The Chinese Cultural Revolution began in 1966 and led to a ten-year-long reign of Maoist terror throughout China, in which millions died or were sent to labor camps in the country or subjected to other forms of extreme discipline and humiliation. Ji Xianlin was one of them. The Cowshed
is Ji's harrowing account of his imprisonment in 1968 on the campus of Peking University and his subsequent disillusionment with the cult of Mao. As the campus spirals into a political frenzy, Ji, a professor of Eastern languages, is persecuted by lecturers and students from his own department. His home is raided, his most treasured possessions are destroyed, and Ji himself must endure hours of humiliation at brutal "struggle sessions." He is forced to construct a cowshed (a makeshift prison for intellectuals who were labeled class enemies) in which he is then housed with other former colleagues. His eyewitness account of this excruciating experience is full of sharp irony, empathy, and remarkable insights into a central event in Chinese history.
In contemporary China, the Cultural Revolution remains a delicate topic, little discussed, but if a Chinese citizen has read one book on the subject, it is likely to be Ji's memoir. When The Cowshed
was published in China in 1998, it quickly became a bestseller. The Cultural Revolution had nearly disappeared from the collective memory. Prominent intellectuals rarely spoke openly about the revolution, and books on the subject were almost nonexistent. By the time of Ji's death in 2009, little had changed, and despite its popularity, The Cowshed
remains one of the only testimonies of its kind. As Zha Jianying writes in the introduction, "The book has sold well and stayed in print. But authorities also quietly took steps to restrict public discussion of the memoir, as its subject continues to be treated as sensitive. The present English edition, skillfully translated by Chenxin Jiang, is hence a welcome, valuable addition to the small body of work in this genre. It makes an important contribution to our understanding of that period."Author:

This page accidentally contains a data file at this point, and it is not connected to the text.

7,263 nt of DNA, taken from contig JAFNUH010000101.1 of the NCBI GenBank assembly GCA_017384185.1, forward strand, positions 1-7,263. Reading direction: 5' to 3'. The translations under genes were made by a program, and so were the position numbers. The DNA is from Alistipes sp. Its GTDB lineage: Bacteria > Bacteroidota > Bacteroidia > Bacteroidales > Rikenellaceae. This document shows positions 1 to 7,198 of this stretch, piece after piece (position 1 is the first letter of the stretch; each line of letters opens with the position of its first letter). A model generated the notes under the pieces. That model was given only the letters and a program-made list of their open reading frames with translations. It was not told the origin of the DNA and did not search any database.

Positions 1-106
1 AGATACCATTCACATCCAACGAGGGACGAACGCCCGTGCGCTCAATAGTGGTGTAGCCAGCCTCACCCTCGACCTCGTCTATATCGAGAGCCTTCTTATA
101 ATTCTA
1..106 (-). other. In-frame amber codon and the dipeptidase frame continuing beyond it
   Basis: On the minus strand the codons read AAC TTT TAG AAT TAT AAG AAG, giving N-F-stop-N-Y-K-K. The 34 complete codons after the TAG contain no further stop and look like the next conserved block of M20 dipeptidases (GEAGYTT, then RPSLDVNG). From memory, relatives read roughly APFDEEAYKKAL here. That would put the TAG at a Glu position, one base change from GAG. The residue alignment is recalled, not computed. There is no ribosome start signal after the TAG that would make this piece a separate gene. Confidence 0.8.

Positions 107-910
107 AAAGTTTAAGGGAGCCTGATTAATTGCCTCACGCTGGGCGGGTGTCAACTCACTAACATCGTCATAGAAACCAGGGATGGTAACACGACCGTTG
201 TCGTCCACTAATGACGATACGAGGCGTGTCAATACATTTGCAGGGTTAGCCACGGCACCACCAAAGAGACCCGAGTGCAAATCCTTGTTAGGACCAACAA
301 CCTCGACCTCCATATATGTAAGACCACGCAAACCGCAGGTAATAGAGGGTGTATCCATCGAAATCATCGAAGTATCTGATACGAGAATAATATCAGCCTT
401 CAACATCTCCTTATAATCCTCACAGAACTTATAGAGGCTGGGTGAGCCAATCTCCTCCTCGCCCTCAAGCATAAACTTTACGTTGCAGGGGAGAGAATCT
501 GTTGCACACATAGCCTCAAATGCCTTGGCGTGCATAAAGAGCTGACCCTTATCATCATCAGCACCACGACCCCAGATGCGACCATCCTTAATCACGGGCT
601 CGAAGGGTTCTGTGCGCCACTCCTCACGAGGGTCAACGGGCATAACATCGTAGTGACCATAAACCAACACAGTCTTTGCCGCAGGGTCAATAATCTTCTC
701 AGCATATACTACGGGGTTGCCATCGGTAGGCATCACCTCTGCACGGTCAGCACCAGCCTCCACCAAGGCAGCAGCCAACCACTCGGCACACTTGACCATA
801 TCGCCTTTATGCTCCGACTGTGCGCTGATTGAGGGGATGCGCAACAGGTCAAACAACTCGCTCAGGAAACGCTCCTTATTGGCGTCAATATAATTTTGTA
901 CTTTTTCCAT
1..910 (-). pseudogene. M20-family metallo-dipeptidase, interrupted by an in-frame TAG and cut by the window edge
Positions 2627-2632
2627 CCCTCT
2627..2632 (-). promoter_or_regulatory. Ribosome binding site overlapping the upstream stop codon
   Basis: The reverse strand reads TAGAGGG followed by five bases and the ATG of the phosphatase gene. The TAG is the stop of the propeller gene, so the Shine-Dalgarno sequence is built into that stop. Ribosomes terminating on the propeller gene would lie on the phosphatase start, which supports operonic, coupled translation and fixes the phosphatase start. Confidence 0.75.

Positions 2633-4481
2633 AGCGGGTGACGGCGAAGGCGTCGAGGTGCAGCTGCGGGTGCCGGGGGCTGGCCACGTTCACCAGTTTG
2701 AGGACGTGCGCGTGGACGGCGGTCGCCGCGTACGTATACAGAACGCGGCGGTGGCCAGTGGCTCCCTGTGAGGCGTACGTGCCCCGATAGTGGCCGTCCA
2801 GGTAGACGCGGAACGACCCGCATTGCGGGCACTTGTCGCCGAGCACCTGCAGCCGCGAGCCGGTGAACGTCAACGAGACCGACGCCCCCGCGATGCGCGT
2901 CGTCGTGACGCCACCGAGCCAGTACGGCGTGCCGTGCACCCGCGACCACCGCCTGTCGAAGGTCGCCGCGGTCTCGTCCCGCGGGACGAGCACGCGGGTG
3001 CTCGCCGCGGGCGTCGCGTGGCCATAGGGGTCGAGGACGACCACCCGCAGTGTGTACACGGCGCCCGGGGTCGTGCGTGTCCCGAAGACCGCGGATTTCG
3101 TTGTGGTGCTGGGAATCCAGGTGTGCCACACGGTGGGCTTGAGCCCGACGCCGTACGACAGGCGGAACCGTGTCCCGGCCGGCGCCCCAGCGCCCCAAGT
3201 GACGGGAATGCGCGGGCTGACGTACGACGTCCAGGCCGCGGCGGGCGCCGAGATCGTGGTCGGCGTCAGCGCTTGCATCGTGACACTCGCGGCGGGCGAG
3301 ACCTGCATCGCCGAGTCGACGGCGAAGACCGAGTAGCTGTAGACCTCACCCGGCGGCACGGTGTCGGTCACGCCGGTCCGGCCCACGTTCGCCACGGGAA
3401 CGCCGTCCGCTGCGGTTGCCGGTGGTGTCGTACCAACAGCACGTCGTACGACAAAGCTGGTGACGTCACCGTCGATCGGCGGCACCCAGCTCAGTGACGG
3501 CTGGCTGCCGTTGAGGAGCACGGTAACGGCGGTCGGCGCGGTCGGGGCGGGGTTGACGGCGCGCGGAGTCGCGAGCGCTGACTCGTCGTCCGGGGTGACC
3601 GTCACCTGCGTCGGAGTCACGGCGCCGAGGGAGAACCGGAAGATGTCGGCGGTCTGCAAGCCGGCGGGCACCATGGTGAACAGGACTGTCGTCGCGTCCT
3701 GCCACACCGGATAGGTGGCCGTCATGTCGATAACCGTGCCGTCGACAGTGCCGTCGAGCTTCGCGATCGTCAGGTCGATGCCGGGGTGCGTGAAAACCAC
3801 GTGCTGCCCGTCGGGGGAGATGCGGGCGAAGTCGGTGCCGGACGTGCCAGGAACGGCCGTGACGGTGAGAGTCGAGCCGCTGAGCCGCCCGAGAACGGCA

New York Review of BooksPublished:
8.90h x 6.00w x 0.70dISBN:
About the AuthorChenxin Jiang
Ji Xianlin (1911-2009) was born in the impoverished flatlands of Shandong Province, only weeks before the Qing government was overthrown, and educated in Germany in the 1930s. After the Second World War, he returned to China to co-chair the Eastern Languages Department at Peking University. A distinguished scholar of Sanskrit and Pali, Ji was best known as an influential essayist and public intellectual. The former Chinese premier Wen Jiabao paid visits to the author during his final years and made it known that he considered Ji a mentor.
was born in Singapore and grew up in Hong Kong. She received the 2011 Susan Sontag Prize for Translation, as well as a PEN Translation Grant for her work on Ji Xianlin. Chenxin also translates from Italian and German. She studied comparative literature and creative writing at Princeton University. Zha Jianying
is a journalist and nonfiction writer. She is the author of two books in English, China Pop: How Soap Operas, Tabloids, and Bestsellers Are Transforming a Culture
and Tide Players: The Movers and Shakers of a Rising China
. Her work has appeared in a variety of publications, including The New Yorker
, The New York Times
, and Dushu